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Hannescamps, 17:20hrs

The Battalion relieved the 13th Kings Royal Rifles, the first platoon entering at 17:20hrs and the relief being completed by 20:50hrs. The slowness of this operation was due to the bad state of the trenches.

Heavy rain had fallen continuously for some days and the arrangements for draining the trenches proved to be inadequate.

The low-lying sectors were from 1.5 to 2 feet deep in water and the collapse of trench-sides formed a heavy mud.

Fire trenches 55, 59 and 68 suffered worst; the parapets and traverses falling in and blocking the whole trench.

Most of the work there had been done by the Royal Engineers, but it failed to stand the strain, partly perhaps through the 1 in 4 slope not being observed in every case, but chiefly (it is believed) through the sandbags not having been left sufficiently empty to allow for the expansion of the soil, which is of a clay nature.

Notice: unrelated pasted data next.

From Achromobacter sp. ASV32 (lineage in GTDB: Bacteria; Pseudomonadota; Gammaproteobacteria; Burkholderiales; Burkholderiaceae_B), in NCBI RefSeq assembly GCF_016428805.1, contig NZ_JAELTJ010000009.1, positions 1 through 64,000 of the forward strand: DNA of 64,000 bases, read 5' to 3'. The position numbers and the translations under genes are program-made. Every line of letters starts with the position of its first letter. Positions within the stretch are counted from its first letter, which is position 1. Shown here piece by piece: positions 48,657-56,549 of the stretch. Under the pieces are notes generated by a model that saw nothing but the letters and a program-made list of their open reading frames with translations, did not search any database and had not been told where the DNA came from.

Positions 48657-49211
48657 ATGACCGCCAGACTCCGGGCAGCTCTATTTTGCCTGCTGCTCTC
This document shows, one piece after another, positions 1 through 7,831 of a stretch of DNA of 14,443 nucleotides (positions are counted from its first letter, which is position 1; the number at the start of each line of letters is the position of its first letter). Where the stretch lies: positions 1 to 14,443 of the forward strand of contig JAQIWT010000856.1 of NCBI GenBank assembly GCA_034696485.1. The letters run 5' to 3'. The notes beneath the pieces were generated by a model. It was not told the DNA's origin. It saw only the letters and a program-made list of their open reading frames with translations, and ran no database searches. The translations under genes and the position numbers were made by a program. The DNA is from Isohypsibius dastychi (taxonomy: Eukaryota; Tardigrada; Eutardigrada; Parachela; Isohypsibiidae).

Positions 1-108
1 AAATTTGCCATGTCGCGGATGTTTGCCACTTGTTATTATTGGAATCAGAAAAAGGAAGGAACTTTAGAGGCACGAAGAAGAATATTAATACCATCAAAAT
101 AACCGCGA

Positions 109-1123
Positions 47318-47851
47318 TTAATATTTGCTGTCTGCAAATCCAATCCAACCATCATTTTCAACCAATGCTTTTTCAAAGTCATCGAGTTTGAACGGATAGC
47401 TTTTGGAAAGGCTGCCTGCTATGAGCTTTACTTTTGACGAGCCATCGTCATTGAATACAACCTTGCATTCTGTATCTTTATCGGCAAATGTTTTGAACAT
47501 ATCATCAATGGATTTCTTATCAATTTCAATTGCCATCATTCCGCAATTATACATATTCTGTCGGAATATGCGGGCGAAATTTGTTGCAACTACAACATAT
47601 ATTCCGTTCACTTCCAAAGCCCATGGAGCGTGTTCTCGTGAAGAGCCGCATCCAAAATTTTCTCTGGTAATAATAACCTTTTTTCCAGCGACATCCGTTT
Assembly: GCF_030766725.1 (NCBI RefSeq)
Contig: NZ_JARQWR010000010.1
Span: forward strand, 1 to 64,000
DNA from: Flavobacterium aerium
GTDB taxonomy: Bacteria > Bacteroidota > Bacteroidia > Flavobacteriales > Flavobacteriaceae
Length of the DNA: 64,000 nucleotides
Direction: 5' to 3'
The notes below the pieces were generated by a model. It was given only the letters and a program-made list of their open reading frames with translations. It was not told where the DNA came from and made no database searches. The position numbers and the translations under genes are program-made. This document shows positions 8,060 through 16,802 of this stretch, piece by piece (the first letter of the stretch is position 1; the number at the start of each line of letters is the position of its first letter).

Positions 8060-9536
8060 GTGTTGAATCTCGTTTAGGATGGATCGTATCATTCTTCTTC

Several of the dug-outs were found to have collapsed and two men were buried in this way at different points; one being rescued after being buried for 50 minutes, not severely injured.

Work on drainage was at once begun. The enemy was quiet.

Paul McCormick
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Paul McCormick

Paul McCormick is the creator and administrator for the Loyal North Lancashire Regiment website. Since 2010 he has been researching the soldiers that served during the First World War and sharing their stories on his website. You can contact Paul through the website 'Contact Me' page or on Twitter and Facebook.
Paul McCormick
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